By Ella Prieto, Managing and News Editor
The Student Senate meeting began with a moment of remembrance for the 9/11 tragedy, which then transitioned into the Senate Installation Ceremony for new members officiated by President Andrew Lemon ’24. This included:
Class of 2024 Senators
Christopher Mergner ’24
Class of 2027 Senators
Antoinette Weah ’27
Nicholas Pinto ’27
Jocelyn Duquette ’27
Victoria Angiolillo ’27
Class of 2027 Class Officers
President Jack Thompson ’27
Vice President Antoinette Weah
Treasurer Molly Bogart ’27
Maddie Maier ’26
Jack Thompson ’27
Oliver Eckloff ’27
Maddon McNicholas ’27
Kelsey Caldwell ’27
Cameron Fleming ’27
Blair O’Connor ’27
President Lemon began his officer report by announcing that the first Student Senate Newsletter was released this past week, and urged that all senators subscribe to it. Lemon also announced that he would be representing the student body for the College’s Summit on the Future, a weekend-long event to fundraise.
“I wanted to share this because this is something that is really cool that the College has not done in several years, and to embark on a major campaign like this is something that does not happen all the time,” shared Lemon.
Vice President Geoffrey Meadville ’25 then gave a welcome speech for the new members, saying “it is really nice to see that this room is almost all the way filled, I am really looking forward to the work we do this year.”
Meadville then described his role as Vice President of the Student Body and President of the Student Senate as well as encouraging senators to speak with him on any issues that arise. He stated that a business casual dress code will be employed for the body.
Treasurer Alfredo Roman-Jordan ’26 then gave a budget update, showing that the Senate had spent $465.18 and allotted $2,445 this year. He also provided graphics of 2022-2023 Categorical Expenses and 2022-2023 Senate Payments Bubble.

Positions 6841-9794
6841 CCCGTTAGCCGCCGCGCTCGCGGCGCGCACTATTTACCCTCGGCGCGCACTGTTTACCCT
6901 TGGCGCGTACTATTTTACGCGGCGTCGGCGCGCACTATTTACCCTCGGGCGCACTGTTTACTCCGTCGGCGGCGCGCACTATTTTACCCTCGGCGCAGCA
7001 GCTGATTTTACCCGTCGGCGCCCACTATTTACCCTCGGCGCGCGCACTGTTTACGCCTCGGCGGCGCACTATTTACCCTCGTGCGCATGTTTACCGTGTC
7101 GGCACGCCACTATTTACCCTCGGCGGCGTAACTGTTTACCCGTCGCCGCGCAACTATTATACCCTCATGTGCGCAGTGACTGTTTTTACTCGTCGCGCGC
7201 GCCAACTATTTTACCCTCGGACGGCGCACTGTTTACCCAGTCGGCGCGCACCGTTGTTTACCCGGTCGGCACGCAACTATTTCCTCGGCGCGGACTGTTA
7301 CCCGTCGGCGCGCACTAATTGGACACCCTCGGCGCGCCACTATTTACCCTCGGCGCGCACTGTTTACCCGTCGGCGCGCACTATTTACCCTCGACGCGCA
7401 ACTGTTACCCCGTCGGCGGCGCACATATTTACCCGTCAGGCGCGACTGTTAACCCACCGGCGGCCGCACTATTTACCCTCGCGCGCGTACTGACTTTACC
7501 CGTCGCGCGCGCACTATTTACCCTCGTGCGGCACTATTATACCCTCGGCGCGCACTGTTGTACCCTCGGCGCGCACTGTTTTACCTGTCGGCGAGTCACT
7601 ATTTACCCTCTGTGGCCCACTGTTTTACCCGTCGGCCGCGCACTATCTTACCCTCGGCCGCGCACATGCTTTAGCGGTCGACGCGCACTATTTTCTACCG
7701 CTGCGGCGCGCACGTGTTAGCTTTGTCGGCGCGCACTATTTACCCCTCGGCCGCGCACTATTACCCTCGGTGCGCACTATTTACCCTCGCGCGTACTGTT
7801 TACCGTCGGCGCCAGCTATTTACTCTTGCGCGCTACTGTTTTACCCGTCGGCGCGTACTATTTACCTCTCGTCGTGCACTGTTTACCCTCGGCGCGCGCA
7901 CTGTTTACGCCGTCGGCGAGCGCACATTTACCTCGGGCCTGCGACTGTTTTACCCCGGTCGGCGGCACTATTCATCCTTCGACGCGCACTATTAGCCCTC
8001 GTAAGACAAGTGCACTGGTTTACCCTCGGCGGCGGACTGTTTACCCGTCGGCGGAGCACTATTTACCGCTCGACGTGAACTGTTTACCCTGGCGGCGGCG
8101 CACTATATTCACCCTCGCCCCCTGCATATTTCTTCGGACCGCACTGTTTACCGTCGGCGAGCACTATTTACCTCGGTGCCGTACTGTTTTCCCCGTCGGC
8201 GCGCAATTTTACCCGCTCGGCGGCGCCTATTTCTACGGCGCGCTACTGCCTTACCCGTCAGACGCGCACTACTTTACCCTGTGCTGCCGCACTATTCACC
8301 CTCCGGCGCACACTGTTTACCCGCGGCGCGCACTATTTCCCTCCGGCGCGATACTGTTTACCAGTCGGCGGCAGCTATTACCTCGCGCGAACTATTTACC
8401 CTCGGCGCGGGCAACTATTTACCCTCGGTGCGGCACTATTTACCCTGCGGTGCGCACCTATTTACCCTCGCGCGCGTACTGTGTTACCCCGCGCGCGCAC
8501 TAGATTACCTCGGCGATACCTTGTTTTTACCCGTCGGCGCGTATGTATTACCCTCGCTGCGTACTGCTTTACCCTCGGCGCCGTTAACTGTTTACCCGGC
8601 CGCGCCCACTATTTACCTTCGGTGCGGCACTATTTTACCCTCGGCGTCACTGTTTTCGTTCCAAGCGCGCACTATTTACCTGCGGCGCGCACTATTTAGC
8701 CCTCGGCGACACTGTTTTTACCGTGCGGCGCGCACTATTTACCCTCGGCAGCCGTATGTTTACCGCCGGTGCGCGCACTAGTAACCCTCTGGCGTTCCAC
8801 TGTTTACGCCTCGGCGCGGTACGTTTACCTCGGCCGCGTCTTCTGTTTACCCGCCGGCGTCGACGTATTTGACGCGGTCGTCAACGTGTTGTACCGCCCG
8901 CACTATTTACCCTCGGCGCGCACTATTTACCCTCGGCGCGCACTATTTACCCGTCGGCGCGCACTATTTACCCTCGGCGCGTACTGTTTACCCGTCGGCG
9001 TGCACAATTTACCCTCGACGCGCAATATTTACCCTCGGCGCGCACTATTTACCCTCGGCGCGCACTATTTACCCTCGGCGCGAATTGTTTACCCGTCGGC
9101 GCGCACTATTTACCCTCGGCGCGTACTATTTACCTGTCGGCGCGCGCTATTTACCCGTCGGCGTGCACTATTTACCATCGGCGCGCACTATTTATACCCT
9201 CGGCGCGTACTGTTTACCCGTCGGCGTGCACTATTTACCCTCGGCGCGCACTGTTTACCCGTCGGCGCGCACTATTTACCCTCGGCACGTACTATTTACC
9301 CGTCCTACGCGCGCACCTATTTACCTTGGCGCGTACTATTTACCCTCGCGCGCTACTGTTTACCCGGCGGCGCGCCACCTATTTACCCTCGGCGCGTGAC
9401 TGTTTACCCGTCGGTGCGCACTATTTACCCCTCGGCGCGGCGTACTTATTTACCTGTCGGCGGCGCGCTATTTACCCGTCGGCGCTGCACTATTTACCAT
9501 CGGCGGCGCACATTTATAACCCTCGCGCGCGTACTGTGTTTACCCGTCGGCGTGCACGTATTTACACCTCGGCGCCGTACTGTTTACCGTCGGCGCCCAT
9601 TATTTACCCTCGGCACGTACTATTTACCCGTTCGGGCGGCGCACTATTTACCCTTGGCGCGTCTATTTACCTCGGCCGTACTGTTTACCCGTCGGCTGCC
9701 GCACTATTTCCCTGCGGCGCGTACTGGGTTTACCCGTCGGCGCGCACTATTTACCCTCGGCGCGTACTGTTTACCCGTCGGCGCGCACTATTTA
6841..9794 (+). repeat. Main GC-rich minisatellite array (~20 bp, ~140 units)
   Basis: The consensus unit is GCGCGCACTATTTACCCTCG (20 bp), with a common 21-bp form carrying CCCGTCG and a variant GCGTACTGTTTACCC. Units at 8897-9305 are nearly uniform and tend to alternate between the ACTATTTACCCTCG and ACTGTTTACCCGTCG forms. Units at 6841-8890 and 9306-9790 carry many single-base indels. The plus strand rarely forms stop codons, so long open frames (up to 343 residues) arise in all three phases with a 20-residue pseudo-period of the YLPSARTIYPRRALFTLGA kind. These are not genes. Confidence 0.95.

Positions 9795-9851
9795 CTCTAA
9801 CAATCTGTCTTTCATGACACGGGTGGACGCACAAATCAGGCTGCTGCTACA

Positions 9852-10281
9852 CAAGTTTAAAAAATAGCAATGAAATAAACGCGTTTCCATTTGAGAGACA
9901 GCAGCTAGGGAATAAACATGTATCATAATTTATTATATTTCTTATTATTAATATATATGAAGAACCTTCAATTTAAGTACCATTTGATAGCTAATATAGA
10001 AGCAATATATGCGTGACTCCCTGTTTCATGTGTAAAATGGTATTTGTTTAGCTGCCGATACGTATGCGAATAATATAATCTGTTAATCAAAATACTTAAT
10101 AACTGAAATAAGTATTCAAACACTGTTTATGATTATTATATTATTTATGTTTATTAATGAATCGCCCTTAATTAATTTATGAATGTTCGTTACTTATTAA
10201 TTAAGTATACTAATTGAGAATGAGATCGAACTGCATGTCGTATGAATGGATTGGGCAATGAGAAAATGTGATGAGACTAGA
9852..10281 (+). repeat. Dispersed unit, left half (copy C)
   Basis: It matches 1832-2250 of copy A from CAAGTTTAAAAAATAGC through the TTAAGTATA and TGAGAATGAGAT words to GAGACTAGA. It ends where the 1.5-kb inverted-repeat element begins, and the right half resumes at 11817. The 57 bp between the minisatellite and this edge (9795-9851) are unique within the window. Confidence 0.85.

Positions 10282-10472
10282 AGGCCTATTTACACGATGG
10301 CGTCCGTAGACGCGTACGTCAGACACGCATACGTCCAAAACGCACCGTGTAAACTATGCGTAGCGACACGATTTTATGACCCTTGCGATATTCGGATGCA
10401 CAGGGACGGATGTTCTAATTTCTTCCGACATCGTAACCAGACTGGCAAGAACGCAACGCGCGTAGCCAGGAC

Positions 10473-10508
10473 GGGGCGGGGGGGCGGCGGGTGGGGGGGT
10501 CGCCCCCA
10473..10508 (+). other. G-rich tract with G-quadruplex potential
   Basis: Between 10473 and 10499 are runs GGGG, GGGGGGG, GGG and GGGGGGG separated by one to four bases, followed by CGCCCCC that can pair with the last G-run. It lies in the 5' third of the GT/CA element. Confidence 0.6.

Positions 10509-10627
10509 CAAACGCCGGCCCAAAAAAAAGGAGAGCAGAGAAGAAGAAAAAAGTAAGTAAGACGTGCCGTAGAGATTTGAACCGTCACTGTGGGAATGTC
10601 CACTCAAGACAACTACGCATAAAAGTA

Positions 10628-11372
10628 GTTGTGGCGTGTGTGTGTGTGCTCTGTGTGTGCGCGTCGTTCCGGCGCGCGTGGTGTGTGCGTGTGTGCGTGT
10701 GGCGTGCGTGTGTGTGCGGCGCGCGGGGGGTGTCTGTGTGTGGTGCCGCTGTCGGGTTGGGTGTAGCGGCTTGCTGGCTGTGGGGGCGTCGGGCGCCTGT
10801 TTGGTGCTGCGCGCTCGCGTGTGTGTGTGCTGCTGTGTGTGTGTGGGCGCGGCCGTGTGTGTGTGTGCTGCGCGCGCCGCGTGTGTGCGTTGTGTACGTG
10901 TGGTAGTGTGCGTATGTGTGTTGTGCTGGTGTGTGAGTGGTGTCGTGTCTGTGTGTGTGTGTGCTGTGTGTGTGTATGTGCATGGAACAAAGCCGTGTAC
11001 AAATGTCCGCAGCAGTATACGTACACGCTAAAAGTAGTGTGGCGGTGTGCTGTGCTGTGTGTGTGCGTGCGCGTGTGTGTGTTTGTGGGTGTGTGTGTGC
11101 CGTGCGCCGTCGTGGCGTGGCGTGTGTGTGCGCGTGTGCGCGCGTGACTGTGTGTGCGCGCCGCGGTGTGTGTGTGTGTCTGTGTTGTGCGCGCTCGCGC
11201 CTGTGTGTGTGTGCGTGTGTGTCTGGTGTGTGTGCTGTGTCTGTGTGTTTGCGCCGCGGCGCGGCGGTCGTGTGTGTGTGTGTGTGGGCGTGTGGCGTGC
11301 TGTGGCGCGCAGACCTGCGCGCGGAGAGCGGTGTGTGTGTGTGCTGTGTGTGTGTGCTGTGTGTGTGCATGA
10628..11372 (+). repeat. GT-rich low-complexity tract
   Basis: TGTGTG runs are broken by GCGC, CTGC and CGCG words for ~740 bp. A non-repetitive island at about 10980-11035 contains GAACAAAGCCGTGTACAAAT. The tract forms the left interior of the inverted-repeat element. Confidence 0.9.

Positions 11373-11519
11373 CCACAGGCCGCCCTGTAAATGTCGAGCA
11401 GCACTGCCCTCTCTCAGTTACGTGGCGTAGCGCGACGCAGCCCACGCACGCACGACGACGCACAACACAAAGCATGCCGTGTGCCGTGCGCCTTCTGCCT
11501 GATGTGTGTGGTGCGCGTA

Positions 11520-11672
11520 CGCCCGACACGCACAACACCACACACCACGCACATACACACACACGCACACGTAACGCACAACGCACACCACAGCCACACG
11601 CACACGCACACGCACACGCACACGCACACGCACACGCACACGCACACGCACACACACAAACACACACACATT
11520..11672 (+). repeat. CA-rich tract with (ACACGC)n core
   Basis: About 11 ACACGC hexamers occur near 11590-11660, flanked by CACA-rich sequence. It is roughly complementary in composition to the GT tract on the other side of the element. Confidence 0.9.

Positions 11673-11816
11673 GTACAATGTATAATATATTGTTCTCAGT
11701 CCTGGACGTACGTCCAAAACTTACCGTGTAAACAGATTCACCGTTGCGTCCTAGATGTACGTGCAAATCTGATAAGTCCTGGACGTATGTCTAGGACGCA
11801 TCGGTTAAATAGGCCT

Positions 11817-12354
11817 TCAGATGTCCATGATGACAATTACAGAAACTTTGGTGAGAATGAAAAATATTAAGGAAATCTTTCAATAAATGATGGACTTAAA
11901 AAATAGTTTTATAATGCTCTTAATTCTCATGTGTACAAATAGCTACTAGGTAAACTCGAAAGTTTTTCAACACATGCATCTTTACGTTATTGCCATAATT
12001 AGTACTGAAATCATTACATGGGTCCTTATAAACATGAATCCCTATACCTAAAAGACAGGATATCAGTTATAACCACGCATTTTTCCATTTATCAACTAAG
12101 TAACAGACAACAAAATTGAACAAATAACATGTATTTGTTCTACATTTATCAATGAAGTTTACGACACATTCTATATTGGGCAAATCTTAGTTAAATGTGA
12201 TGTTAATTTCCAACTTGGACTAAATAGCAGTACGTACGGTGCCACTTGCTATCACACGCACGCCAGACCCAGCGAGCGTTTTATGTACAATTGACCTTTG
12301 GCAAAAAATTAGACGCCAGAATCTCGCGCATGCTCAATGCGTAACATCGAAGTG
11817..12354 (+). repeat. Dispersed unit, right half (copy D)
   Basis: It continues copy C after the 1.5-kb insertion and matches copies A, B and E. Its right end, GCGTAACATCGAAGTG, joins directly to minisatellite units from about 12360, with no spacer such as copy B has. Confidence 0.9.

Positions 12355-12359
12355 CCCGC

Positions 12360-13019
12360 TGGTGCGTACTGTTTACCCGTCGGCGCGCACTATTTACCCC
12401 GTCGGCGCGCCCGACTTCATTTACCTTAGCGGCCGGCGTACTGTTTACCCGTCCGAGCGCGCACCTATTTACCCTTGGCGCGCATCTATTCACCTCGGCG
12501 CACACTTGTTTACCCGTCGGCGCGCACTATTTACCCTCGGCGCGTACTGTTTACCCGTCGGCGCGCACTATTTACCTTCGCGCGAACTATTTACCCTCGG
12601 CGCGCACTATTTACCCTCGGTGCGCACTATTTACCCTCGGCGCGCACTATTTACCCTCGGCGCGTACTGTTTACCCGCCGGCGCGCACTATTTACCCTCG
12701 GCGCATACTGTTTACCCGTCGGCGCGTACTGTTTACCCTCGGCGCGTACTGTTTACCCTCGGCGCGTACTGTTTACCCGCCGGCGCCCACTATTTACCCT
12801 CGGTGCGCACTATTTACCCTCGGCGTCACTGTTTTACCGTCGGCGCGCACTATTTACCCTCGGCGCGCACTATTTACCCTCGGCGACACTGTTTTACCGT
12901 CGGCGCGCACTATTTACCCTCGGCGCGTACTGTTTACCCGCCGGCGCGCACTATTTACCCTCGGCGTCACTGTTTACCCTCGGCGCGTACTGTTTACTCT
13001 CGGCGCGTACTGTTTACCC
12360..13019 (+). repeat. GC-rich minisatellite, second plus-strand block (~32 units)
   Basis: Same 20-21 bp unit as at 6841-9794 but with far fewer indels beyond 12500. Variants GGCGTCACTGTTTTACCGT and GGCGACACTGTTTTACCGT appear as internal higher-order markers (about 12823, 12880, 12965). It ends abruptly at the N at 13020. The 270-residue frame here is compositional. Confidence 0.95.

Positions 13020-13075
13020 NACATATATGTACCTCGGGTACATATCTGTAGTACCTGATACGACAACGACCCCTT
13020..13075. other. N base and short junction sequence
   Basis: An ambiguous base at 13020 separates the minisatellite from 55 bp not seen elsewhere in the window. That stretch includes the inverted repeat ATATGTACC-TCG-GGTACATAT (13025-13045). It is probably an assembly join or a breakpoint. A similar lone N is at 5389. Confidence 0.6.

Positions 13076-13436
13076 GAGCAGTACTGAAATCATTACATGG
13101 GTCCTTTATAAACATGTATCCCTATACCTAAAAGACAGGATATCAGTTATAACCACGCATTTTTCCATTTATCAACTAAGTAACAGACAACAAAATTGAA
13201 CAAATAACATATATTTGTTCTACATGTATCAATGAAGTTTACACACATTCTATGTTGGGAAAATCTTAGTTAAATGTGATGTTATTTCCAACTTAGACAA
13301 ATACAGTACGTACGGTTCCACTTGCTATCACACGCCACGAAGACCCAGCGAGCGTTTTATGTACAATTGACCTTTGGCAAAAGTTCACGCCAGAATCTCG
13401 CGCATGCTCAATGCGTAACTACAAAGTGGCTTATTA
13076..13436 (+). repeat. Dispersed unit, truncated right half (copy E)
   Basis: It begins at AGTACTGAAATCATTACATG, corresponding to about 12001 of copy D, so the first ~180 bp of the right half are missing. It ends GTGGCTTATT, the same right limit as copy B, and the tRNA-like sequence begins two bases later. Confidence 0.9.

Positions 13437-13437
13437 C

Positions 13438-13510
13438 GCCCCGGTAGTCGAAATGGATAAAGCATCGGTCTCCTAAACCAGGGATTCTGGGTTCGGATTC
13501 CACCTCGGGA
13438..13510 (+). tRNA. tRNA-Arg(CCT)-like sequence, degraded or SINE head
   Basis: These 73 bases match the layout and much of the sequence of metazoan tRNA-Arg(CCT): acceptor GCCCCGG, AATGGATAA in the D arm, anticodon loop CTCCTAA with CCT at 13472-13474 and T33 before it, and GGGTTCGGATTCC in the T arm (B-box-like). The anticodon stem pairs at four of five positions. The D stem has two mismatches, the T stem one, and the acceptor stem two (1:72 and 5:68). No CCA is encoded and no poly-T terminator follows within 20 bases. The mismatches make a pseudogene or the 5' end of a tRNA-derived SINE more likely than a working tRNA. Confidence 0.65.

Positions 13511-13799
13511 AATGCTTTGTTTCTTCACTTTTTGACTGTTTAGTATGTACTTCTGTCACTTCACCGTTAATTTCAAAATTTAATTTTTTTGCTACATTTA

Secretary Grace Nelson ’26 discussed her hope of highlighting senators and doing Instagram takeovers, and said that she will be sending out forms for senators to complete for their highlight.
Parliamentarian Michael Woods ’25 urged senators to attend the Rules and Administration Committee which will meet for the first time this Thursday at 3 p.m. in CUB 206. He also asked that all first-years who posted campaign materials take them down as soon as possible and announced that the Committee Chair Applications will be released Monday night.
Inclusion Officer Abby Ruggiero ’26 also asked senators to attend the Inclusion Committee that starts this week on Thursday at 4 p.m. in CUB 230.
Student Senate Advisor and Director of the Office of Student Activities and Greek Life (OSAGL) Jon Allen and Dean of Students Jeff Foster then gave their advisor reports, welcoming the new senators, and asserting that they are a resource.
The guest speaker for the meeting was Director of Auxiliary Services Mike Bishop, who oversees Dining Services. Bishop also brought his team from Dining along to answer questions from students.
He first addressed the complaint of the chicken fingers being smaller during Chicken Finger Friday in the Bullet Hole. Bishop explained that the production of the previous chicken fingers was going through challenges, so they made the executive decision to switch to a new chicken finger that they could consistently purchase with ease.
He also mentioned that dining services frequently reevaluate and look at new products to keep costs down and quality up, which was a part of the change.
Senator Jack Murphy ’24 questioned why there were limited options at Servo on the weekends. Bishop explained that this was due to the low amount of students eating there then, so the College has less options to be cost effective and to help with staffing.
Ruggiero then asked why the sub rolls at the Bullet Hole were smaller, to which Bishop answered that similar to the chicken fingers, they simply switched to a different product. The new rolls, while smaller, are fresh instead of frozen and there is the same volume of meat and cheese on them.
A student inquired if there could be impossible meat included in the sandwich line at Bullet. Bishop explained that while they are open to trying this, there have been issues in the past when this was attempted, as they found that the products were going to waste.